She sat cross-legged and naked on the bed amongst a tangle of sheets.
Her hair was tousled, her face flushed, her body still marked with pleasure and pain.
‘I’m listening,’ she said, her voice serious.
Her eyes were closed, her back straight, her lovely lips slightly pursed. Her head tilted slightly to one side the way she always did when she concentrated. She looked like a serious school girl.
I think I adored her then, above all our other moments.
She opened her eyes and raised impatient eyebrows.
‘I’m ready,’ I said. I positioned the laptop on my bare thighs.
‘Good’ she smiled.
I read her a handful of poems.
Maybe ten. I tried to read them with the same passion, joy, sorrow, desire and love that I felt at the time of writing. At the end of each I studied her features, trying to gauge her reaction.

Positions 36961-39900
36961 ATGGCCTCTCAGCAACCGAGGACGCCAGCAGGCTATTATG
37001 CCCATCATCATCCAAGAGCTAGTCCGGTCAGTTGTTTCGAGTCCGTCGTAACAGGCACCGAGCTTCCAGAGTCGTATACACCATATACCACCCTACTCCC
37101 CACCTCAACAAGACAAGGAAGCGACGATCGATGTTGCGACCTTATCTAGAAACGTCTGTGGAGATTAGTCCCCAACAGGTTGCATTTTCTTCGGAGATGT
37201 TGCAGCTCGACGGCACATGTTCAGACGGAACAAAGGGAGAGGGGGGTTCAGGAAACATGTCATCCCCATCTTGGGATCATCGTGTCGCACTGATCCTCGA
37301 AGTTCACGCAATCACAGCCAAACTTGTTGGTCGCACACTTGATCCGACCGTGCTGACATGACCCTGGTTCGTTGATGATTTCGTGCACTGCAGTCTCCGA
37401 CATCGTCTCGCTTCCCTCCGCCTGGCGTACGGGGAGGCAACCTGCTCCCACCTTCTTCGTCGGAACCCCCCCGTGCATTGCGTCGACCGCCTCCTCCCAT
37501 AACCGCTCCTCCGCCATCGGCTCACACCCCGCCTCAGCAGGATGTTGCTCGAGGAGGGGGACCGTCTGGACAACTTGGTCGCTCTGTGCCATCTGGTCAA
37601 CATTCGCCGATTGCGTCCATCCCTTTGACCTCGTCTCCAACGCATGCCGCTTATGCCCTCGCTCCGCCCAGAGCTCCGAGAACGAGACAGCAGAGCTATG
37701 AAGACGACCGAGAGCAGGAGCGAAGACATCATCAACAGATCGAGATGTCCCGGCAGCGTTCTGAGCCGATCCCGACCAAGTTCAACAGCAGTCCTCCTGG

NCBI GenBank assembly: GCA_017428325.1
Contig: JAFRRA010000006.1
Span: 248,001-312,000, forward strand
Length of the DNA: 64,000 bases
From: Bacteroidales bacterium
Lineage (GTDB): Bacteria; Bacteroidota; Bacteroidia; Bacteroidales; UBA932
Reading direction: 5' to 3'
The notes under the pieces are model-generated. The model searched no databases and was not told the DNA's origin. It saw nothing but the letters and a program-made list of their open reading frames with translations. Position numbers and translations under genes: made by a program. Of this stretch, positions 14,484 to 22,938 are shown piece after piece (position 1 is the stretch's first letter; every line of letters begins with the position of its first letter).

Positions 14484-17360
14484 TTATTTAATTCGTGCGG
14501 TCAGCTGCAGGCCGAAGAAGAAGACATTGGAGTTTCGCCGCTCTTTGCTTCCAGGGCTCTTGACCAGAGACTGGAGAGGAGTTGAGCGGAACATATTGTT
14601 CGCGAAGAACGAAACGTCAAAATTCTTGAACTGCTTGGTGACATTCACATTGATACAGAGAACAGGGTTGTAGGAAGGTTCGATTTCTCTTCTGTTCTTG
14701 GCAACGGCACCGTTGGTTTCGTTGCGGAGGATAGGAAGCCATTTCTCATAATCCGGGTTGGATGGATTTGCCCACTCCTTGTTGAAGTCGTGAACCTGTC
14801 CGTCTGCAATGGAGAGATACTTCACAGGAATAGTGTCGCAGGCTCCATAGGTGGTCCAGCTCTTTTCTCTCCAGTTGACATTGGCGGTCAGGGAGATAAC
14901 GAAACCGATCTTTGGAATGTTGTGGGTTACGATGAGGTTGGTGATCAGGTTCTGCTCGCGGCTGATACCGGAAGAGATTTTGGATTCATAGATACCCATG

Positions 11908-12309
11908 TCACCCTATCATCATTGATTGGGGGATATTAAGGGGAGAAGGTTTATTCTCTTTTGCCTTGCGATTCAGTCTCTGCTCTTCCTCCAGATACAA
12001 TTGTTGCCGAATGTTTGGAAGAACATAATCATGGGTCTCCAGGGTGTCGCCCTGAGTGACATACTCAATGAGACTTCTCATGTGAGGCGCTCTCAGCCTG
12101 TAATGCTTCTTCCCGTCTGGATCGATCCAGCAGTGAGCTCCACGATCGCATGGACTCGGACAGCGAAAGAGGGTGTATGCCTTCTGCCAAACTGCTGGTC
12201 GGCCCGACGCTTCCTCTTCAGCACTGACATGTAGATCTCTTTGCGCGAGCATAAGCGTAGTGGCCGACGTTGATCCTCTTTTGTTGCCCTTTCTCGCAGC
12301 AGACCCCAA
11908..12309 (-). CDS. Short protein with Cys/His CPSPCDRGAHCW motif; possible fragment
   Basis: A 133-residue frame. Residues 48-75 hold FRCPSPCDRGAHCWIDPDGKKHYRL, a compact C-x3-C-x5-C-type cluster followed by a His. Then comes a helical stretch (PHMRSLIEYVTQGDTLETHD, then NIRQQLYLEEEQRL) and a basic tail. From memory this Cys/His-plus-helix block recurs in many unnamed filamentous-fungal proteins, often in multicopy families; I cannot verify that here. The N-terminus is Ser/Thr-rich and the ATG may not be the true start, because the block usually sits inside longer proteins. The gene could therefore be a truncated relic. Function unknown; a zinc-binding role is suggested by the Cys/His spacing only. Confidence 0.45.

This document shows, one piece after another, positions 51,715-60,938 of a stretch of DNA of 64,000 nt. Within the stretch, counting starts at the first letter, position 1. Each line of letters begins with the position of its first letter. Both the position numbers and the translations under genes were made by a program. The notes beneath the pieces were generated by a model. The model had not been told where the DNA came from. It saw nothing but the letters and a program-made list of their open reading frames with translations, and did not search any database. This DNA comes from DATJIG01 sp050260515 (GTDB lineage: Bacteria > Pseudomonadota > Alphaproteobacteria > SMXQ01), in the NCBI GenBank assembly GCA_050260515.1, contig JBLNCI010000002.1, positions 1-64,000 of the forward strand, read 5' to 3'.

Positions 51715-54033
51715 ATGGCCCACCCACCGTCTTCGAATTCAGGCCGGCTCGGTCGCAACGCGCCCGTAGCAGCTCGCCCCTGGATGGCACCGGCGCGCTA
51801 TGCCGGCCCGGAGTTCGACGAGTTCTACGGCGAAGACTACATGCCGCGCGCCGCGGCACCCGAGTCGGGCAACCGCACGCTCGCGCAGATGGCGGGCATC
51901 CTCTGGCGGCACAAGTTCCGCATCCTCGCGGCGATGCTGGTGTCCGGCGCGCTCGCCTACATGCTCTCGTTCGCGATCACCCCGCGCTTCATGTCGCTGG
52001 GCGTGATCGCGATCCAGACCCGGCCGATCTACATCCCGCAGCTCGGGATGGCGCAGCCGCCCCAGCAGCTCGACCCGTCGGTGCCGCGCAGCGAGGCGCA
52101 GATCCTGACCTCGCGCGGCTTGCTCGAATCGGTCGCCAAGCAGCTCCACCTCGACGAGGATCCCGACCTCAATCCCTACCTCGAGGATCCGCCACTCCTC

She was silent and utterly still, save for the slightest, barely perceptible nod requesting me to continue. Her face became sadder with every verse.
When the last line of the last piece had faded in the quiet room she began to sob soundlessly.
I took her in my arms and nestled her safe into the hollow of my shoulder. Her tears trickled over my skin.
‘Why?’ I asked her, touching her wet face and rocking her gently. ‘Were they really so bad?
She punched my chest gently.
‘No, stupid, stupid man. I love them.’
She sniffed. Her voice wavered.
‘I just wish you had written them for me.’
© the author writing as the Romantic Dominant
Art by Thomas Saliot